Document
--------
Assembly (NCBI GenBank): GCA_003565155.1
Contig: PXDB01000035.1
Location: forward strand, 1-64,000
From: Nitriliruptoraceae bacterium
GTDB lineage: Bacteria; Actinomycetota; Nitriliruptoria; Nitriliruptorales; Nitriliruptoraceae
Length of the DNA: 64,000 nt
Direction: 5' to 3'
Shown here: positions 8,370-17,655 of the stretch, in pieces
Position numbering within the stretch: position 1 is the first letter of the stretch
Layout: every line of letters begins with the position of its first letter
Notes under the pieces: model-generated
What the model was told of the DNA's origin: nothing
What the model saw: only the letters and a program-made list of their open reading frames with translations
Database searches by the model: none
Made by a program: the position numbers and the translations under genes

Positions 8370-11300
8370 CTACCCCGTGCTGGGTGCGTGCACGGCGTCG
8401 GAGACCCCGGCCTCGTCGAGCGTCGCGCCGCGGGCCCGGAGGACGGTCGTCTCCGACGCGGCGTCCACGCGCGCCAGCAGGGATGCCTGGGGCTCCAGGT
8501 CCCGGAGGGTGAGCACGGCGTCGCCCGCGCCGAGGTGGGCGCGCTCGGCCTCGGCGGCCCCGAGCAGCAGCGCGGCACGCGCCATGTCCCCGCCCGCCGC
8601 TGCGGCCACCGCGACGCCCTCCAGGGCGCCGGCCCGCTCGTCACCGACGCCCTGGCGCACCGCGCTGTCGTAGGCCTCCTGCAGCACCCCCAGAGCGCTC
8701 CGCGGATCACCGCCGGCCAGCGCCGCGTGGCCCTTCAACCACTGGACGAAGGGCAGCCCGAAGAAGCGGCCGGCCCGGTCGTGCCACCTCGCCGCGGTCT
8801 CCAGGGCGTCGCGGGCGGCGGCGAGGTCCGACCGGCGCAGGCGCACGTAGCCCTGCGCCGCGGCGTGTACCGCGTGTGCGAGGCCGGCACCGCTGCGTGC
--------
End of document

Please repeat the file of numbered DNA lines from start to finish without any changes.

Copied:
Assembly (NCBI GenBank): GCA_003565155.1
Contig: PXDB01000035.1
Location: forward strand, 1-64,000
From: Nitriliruptoraceae bacterium
GTDB lineage: Bacteria; Actinomycetota; Nitriliruptoria; Nitriliruptorales; Nitriliruptoraceae
Length of the DNA: 64,000 nt
Direction: 5' to 3'
Shown here: positions 8,370-17,655 of the stretch, in pieces
Position numbering within the stretch: position 1 is the first letter of the stretch
Layout: every line of letters begins with the position of its first letter
Notes under the pieces: model-generated
What the model was told of the DNA's origin: nothing
What the model saw: only the letters and a program-made list of their open reading frames with translations
Database searches by the model: none
Made by a program: the position numbers and the translations under genes

Positions 8370-11300
8370 CTACCCCGTGCTGGGTGCGTGCACGGCGTCG
8401 GAGACCCCGGCCTCGTCGAGCGTCGCGCCGCGGGCCCGGAGGACGGTCGTCTCCGACGCGGCGTCCACGCGCGCCAGCAGGGATGCCTGGGGCTCCAGGT
8501 CCCGGAGGGTGAGCACGGCGTCGCCCGCGCCGAGGTGGGCGCGCTCGGCCTCGGCGGCCCCGAGCAGCAGCGCGGCACGCGCCATGTCCCCGCCCGCCGC
8601 TGCGGCCACCGCGACGCCCTCCAGGGCGCCGGCCCGCTCGTCACCGACGCCCTGGCGCACCGCGCTGTCGTAGGCCTCCTGCAGCACCCCCAGAGCGCTC
8701 CGCGGATCACCGCCGGCCAGCGCCGCGTGGCCCTTCAACCACTGGACGAAGGGCAGCCCGAAGAAGCGGCCGGCCCGGTCGTGCCACCTCGCCGCGGTCT
8801 CCAGGGCGTCGCGGGCGGCGGCGAGGTCCGACCGGCGCAGGCGCACGTAGCCCTGCGCCGCGGCGTGTACCGCGTGTGCGAGGCCGGCACCGCTGCGTGC